Summary of Findings:

Schizophrenia in Developing Countries

  • The average lifetime risk of schizophrenia is about 1 percent. Compared to its incidence and prevalence, the social and economic costs of schizophrenia are disproportionately high. The condition causes greater chronic disability than any other mental disorder, in part because of its early age of onset and the stigma of “insanity.”

  • In both developed and developing countries, schizophrenia is associated with excess mortality from a variety of causes associated with poor self-care, inadequate nutrition, heavy smoking, and medical neglect. At least part of this excess mortality is preventable.

  • A high proportion of better outcomes for schizophrenia in developing countries has been reported by numerous investigators. The reasons for this are unknown, but may involve interactions between specific genetic and environmental factors. Research on this topic could have fundamental implications for the management and treatment of schizophrenia in both developing and developed countries.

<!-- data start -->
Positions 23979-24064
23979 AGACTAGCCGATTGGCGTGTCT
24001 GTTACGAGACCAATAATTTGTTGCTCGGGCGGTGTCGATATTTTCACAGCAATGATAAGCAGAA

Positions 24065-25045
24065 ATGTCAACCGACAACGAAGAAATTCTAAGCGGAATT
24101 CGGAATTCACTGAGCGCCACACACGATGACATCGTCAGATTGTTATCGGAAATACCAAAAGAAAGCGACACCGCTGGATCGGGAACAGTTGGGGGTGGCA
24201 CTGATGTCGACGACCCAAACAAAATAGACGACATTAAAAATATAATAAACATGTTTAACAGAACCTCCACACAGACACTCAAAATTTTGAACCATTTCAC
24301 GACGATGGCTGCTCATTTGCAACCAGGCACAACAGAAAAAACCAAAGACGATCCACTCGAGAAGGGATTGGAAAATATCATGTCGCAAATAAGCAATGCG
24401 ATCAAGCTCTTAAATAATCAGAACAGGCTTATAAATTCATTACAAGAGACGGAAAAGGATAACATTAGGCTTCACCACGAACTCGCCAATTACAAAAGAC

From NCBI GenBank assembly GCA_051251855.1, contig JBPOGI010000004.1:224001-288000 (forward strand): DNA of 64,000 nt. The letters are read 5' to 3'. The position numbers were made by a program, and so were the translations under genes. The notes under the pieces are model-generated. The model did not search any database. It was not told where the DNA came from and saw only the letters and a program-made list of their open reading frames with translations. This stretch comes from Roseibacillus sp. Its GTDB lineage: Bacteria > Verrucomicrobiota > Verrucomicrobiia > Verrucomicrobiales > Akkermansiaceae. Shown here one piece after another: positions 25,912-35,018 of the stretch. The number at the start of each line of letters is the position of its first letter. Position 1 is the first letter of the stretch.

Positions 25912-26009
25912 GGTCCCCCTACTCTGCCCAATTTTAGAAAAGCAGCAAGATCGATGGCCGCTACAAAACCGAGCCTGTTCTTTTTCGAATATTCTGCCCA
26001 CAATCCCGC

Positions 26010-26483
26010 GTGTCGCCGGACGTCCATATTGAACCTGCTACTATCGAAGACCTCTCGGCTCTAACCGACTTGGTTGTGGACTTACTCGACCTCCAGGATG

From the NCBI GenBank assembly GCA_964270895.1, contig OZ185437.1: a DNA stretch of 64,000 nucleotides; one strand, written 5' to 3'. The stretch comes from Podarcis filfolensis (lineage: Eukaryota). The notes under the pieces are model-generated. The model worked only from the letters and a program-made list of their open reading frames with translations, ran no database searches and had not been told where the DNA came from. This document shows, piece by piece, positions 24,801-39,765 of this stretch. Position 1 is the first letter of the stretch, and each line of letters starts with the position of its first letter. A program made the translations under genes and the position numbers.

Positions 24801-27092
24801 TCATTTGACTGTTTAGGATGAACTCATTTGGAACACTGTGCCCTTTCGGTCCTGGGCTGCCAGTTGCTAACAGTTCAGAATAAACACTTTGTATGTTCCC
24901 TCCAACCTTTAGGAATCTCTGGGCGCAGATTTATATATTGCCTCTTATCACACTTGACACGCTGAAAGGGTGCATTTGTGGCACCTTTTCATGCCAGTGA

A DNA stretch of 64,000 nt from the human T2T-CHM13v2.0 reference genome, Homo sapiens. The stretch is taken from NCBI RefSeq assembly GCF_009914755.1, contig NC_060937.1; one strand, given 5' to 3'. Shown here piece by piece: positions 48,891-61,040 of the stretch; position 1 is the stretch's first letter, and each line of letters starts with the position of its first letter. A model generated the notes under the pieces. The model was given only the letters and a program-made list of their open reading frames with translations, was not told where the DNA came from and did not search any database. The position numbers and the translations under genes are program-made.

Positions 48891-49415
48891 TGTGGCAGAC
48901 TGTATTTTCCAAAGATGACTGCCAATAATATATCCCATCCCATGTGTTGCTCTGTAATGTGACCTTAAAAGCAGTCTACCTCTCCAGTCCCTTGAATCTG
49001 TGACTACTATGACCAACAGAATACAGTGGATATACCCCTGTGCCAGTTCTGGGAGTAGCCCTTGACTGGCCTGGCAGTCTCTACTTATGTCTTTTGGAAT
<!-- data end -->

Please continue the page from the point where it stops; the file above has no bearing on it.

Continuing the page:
• Schizophrenia and other psychotic illnesses can be controlled with a variety of treatments that offer significant returns in terms of symptom improvement, quality of life, and reintegration into the community. The choice of an antipsychotic therapeutic agent, however, must involve a balance between several potentially conflicting factors: clinical efficacy, profile and incidence of adverse effects, acceptability and likelihood of treatment adherence, and cost-effectiveness.



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